While 10 year-old Anning was busy digging up ancient shells and skulls, Europeans were still convinced that the world was just 6,000 years old. The Bible was their textbook, and the idea of extinction (where were these croc-like creatures with donut-sized eyes now?) was an insult to those who believed that God was flawless. Plus, there was always the argument that these “extinct” creatures had merely relocated to the bottom of the ocean.
It was Georges Cuvier (1769-1832), who started to get people thinking about extinction. By the 1700s, fossil discoveries were already in the mainstream, but for a long time people believed they belonged to species that had simply migrated elsewhere, not disappeared entirely. But after closely studying a set of elephant fossils, Cuvier declared that an entire species had completely vanished from the planet (which back then was still at the center of the sun’s orbit). Whether these extinctions occurred gradually or were set off by violent events (a theory known as catastrophism), would continue to remain a matter of debate.
So, in pretty much all of 19th century Europe, Anning’s discoveries of ichthyosaurus and plesiosaurs, alongside the first British pterodactylus macronyx and squaloraja fish, were unwelcome, and even insulting. The fact that a poor spinster had dug them up herself on the beach made it even more absurd.
While she sometimes collaborated with male scientists, Anning stayed single her entire life. Bestselling author Tracy Chevalier found this fascinating, and in 2010 came out with Remarkable Creatures, a historical novel co-narrated by Anning and her friend Elizabeth Philpot, a middle-class woman 20 years her elder who became her fossil finder-in-crime. Chevalier shared on NPR that in addition to trying to make fossils sexy, her book tries, in a way, to answer the question, “What do women do who don’t find the Mr. Darcy of the Jane Austen novels?” The answer seems pretty obvious: unbury empirical evidence of extinction.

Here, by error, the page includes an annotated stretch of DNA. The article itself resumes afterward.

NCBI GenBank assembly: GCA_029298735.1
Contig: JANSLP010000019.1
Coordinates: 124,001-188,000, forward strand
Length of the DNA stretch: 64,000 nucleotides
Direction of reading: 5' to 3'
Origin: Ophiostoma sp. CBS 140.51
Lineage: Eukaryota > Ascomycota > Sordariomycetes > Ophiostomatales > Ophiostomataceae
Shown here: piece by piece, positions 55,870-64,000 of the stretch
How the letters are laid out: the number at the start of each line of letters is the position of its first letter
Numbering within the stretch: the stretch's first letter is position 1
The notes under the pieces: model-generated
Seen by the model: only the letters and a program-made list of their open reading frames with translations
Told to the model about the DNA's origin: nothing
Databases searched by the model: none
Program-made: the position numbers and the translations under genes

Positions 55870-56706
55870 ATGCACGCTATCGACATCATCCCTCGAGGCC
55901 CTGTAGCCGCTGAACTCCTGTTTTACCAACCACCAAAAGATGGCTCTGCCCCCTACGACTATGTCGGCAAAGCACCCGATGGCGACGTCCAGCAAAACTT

Despite being long overlooked, Anning did receive some positive recognition for her work (or at least for her divine luck). After visiting Anning in 1824, Lady Harriet Silvester, the widow of the former Recorder of the City of London, wrote in her diary:
“It is certainly a wonderful instance of divine favour - that this poor, ignorant girl should be so blessed, for by reading and application she has arrived to that degree of knowledge as to be in the habit of writing and talking with professors and other clever men on the subject, and they all acknowledge that she understands more of the science than anyone else in this kingdom.”
Mary Anning died of breast cancer in her hometown at the age of 47. Her obituary was published in the Quarterly Journal of the Geological Society, an organization that didn’t admit women for another 57 years. Anning remains the pride of Lyme Regis, and people still go looking for their own fossils on Dorset’s Jurassic Coast, now a World Heritage Site. Anning was selected by the female members of the Royal Society as the third most important British woman scientist, beaten only by Dorothy Hodgkin and Rosalind Franklin. The current director of the Lyme Regis museum, which was originally built through a donation by Elizabeth Philpot, says that Anning is “one of those characters whose importance (or at least the recognition of her importance) has grown in recent years.”
So did she sell seashells by the seashore? Indeed she did—invertebrate fossils such as ammonite and belemnite shells, to be specific. But she did a whole lot more than sell seashells, and it’s a shame that Anning is more famous today for her tongue twister cameo than for her probing discoveries in a fledgling field of science. To think that as a 10 year old, she was digging up stuff that would shape the world’s fundamental understanding of time, of history, and of science. At that age, most of us were selling lemonade, not dinosaur bones.
This is part of a series about early female explorers. Previous installments can be found here.